Badminton Night





What equipment does one need to start playing?


Badminton requires a lot of movement and quick changes in direction. Therefore clothes that are loose fitting and lightweight are more suitable because you will have more freedom to move.


A comfortable pair of socks and lightweight, non-marking badminton shoes with a good sole for gripping is important. Badminton players should choose shoes designed for badminton instead of trainers or running shoes because badminton shoes have thinner soles. They are more stable, and therefore help to avoid the possibilities of injuries.


If you are just starting to play badminton, it is not necessary that you buy a very expensive racket. It is also not advisable to use very cheap rackets because they may not be durable and they could be too heavy for you. Buy a racket that is light, within your budget and one that appeals to you. When buying, look for a racket that “feels” good, flexible and strong enough to with stand the string tension that you prefer. It is best to visit a shop that has a good selection of rackets. Try as many rackets as possible to see if they feel right before you decide.

Shuttles (birdie)

You may use plastic or feather shuttles. However, if you are just starting, and if you are conscious of costs, then plastic shuttles are ideal, cheaper and durable. They come in three speeds – fast, medium and slow. It is recommended to use medium speed to start until you are better.

Shuttles will be provided by BCA

How does one score in badminton? Simplified Rally Point Scoring Guide

Scoring System

A match consists of the best of 3 games of 21 points.

Every time there is a serve – there is a point scored.

The side winning a rally adds a point to its score.

At 20 all, the side which gains a 2 point lead first, wins that game.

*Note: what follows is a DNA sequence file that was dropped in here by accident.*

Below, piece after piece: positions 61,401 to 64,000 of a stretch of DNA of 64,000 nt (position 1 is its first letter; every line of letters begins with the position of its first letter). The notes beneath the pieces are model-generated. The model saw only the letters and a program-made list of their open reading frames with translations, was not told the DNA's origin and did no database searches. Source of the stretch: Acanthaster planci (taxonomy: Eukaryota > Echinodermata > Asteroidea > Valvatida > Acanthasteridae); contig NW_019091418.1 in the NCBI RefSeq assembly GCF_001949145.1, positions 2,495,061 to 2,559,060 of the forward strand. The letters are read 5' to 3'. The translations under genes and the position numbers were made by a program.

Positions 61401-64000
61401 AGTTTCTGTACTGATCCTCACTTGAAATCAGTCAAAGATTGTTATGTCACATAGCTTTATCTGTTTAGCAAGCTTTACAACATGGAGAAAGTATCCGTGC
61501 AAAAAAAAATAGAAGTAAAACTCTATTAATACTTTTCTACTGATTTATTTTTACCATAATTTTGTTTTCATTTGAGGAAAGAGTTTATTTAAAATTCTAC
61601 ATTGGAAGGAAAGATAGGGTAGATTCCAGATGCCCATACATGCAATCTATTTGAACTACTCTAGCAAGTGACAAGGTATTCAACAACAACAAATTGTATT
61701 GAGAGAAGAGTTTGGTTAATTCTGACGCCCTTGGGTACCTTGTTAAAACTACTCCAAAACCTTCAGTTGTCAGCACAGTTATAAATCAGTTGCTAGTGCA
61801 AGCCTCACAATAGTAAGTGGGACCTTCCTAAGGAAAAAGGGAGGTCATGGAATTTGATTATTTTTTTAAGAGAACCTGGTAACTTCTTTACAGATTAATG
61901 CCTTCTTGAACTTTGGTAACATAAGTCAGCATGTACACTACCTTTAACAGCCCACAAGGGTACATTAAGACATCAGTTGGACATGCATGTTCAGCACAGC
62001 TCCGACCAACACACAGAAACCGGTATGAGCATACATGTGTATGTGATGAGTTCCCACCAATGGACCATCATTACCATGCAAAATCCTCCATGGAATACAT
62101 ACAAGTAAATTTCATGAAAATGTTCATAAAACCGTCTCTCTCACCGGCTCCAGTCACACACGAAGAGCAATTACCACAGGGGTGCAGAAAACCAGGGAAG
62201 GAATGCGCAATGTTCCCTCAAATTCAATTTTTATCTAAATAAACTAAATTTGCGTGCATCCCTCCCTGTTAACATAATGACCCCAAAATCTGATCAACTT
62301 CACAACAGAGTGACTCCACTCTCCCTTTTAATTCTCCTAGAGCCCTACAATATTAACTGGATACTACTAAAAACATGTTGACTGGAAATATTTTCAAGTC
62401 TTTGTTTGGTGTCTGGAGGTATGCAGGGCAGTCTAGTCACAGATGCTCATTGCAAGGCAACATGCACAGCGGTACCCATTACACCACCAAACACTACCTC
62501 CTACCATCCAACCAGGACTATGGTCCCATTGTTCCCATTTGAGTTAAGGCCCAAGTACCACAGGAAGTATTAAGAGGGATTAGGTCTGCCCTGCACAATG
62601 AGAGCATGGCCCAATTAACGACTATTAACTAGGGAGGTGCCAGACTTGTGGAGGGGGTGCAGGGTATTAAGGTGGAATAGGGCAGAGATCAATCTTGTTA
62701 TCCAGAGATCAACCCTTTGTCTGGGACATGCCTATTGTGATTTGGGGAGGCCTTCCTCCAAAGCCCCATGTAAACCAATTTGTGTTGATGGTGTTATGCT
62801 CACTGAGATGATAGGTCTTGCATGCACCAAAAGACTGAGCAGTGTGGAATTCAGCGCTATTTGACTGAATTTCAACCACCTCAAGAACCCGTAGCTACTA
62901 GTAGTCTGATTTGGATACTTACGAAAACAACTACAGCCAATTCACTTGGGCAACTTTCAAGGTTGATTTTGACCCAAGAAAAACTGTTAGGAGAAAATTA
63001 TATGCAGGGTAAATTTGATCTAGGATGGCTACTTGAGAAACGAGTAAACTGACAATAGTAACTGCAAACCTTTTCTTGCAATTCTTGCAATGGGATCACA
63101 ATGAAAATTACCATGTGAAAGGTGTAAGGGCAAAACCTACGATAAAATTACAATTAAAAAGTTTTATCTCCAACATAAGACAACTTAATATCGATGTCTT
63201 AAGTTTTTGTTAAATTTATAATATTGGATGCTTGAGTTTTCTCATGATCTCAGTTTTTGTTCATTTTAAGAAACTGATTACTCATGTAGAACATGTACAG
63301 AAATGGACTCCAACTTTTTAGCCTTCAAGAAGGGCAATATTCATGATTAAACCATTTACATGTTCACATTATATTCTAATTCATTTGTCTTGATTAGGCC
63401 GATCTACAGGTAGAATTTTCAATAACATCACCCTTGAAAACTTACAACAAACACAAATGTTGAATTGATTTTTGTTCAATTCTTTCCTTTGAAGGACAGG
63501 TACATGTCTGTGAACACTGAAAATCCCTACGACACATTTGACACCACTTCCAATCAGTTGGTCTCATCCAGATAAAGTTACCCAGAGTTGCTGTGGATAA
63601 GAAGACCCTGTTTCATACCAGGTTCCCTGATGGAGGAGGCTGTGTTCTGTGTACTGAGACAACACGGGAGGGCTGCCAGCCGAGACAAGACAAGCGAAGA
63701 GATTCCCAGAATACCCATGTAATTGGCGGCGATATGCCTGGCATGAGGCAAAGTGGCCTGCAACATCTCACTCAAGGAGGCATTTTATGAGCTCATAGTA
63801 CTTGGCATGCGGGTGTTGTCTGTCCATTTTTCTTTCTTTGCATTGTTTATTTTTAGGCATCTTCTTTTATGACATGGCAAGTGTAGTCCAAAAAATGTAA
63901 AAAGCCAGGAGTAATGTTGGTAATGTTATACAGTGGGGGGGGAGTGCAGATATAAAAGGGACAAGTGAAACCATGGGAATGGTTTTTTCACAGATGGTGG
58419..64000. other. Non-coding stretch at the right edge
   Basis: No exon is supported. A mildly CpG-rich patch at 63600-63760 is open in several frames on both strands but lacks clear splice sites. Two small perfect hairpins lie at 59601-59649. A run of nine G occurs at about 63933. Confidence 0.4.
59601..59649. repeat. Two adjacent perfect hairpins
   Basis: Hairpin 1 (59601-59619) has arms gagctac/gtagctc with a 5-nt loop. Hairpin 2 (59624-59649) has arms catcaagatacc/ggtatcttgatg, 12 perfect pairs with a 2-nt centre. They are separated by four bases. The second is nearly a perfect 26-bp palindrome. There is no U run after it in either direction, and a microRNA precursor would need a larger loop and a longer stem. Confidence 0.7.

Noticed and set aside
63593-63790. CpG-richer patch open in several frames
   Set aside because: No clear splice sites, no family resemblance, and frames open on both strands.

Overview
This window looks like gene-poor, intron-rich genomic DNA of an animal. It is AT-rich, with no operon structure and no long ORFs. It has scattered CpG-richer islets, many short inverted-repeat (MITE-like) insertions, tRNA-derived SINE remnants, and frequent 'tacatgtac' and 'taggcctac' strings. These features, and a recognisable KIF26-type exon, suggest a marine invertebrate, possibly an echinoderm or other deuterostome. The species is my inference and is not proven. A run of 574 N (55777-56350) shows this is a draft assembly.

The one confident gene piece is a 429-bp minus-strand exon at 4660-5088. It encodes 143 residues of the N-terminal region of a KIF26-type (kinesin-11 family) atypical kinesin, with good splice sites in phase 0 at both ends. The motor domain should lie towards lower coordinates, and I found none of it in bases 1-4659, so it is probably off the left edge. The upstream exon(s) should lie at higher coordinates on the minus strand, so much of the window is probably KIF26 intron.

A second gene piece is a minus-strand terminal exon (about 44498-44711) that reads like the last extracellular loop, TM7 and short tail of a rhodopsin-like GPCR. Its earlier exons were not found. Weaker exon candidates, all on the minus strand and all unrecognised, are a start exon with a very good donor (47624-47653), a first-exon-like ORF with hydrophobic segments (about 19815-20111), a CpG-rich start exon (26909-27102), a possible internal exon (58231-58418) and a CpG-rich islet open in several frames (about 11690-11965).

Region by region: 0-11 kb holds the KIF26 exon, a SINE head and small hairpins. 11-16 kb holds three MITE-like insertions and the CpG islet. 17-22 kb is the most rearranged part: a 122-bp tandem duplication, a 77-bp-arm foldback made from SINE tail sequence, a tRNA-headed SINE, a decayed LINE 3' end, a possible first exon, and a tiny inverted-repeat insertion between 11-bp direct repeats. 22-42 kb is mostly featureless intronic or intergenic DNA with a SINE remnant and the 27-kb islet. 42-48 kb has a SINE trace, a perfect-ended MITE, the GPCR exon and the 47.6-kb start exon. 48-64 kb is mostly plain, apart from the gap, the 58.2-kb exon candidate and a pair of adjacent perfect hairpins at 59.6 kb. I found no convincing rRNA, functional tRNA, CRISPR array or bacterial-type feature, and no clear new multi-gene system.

At 29 all, the side scoring the 30th point, wins that game.

The side winning a game serves first in the next game.

Interval and Change of Ends

When the leading score reaches 11 points, players have a 60 second interval.

A 2 minute interval between each game is allowed.

In the third game, players change ends when the leading score reaches 11 points.


At the beginning of the game (0-0) and when the server’s score is even, the server serves from the right service court. When the server’s score is odd, the server serves from the left service court.

If the server wins a rally, the server scores a point and then serves again from the alternate service court.

If the receiver wins a rally, the receiver scores a point and becomes the new server. They serve from the appropriate service court – left if their score is odd, and right if it is even.


A side has only one ‘set’.

At the beginning of the game and when the score is even, the server serves from the right service court. When it is odd, the server serves from the left court.

If the serving side wins a rally, the serving side scores a point and the same server serves again from the alternate service court.

If the receiving side wins a rally, the receiving side scores a point. The receiving side becomes the new serving side.

The players do not change their respective service courts until they win a point when their side is serving.


Note that this means:

The order of server depends on the score odd or even same as in singles.

The service courts are changed by the servicing side only when a point is scored. In all other cases, the players continue to stay in their respective service court from where they played previous rally. This shall guarantee alternate server.


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